FOOD SCIENCE & NUTRITION, vol.7, no.9, pp.3110-3118, 2019 (SCI-Expanded)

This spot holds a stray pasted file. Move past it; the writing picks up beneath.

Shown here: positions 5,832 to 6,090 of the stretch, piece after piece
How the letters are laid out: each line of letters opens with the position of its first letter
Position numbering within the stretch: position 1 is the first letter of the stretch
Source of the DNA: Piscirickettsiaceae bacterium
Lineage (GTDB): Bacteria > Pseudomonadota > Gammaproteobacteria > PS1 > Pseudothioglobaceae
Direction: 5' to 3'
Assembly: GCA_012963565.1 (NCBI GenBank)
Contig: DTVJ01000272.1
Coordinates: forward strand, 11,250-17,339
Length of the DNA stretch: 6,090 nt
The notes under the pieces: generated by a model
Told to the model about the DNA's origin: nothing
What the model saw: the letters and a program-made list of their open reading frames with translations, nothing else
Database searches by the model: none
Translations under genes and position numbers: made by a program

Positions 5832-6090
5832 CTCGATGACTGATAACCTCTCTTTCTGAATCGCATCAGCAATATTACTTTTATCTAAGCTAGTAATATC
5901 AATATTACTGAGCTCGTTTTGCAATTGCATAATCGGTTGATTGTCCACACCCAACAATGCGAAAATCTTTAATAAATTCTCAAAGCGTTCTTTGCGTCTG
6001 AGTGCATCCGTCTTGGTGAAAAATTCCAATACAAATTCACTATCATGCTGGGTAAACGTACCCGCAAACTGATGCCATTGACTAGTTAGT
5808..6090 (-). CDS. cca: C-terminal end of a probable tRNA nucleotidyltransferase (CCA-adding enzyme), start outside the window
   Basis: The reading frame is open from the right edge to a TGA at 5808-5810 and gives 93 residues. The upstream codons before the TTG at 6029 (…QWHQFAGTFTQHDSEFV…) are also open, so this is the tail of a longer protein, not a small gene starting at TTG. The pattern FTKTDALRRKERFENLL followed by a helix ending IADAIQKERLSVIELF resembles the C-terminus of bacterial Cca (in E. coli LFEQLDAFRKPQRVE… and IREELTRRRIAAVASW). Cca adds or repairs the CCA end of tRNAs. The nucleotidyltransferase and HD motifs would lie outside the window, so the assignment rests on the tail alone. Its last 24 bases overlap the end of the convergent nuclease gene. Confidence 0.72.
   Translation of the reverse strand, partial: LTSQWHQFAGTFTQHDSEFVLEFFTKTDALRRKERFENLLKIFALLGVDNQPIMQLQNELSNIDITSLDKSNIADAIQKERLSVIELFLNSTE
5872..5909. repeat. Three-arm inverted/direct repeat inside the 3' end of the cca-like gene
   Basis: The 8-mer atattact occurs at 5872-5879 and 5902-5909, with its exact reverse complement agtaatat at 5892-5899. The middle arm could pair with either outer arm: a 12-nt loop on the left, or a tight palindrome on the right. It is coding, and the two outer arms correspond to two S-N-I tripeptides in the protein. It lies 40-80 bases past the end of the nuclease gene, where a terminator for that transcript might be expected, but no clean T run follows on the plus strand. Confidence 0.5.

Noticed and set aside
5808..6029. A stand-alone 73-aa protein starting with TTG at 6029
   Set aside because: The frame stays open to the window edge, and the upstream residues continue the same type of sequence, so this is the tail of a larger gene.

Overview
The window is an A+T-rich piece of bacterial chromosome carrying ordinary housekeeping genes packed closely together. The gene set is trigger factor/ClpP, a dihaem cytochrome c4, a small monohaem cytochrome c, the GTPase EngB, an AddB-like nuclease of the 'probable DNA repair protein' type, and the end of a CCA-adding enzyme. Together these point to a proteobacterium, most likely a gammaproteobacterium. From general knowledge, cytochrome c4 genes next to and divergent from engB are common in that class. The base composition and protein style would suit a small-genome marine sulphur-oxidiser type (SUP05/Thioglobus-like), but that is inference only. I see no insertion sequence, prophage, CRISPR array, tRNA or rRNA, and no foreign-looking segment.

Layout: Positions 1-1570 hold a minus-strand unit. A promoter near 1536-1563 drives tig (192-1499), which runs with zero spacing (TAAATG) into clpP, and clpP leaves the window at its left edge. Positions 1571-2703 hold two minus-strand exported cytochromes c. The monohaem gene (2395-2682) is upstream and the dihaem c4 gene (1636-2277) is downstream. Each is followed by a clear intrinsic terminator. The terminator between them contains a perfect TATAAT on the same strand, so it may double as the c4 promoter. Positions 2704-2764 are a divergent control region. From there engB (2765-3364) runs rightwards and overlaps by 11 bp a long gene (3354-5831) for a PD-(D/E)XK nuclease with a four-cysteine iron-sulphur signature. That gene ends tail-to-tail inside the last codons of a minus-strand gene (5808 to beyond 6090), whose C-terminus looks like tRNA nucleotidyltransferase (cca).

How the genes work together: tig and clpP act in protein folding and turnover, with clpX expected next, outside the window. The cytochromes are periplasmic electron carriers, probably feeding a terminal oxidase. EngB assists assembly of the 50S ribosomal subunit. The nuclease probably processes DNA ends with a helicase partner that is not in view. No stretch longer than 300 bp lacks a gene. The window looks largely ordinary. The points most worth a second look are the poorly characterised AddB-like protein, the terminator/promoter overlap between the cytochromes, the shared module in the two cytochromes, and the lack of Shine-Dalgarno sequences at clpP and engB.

Evidence suggests that gut microbiota dysbiosis plays a critical role in the initiation and promotion of inflammatory bowel disease (IBD). Kefir is a fermented dairy product including yeast and bacterial species. We aimed to investigate the effect of kefir on trinitrobenzene sulfonic acid (TNBS)-induced colitis in rats using two different doses. Fifty-four Wistar rats were divided into six groups. For 14 days, the normal control and colitis control groups were given tap water, kefir10 control, kefir10 colitis, and kefir30 control, and the kefir30 colitis groups were given phosphate-buffered saline containing 10% or 30% kefir, respectively, instead of tap water. Colitis was induced by intracolonically administrating TNBS in the colitis control, kefir10 colitis, and kefir30 colitis groups. On the 14th day, the rats were sacrificed. The weights and lengths of the colons were measured and macroscopically evaluated, and the distal 10 cm segments were subjected to a histopathological examination. The incidence of bloody stool and diarrhea in the kefir10 colitis group was found to be less than the colitis control and kefir30 colitis groups. The colonic weight/length ratio in the kefir10 colitis group was lower than that in the colitis control and kefir30 colitis groups. We detected that the 10% kefir treatment reduced TNBS-induced macroscopic colonic damage, while it was exacerbated by the 30% kefir treatment. No significant difference was observed between the colitis groups in terms of microscopic colonic damage scoring. These results indicate that kefir, with a careful dose selection, may be a useful agent in the treatment of IBD.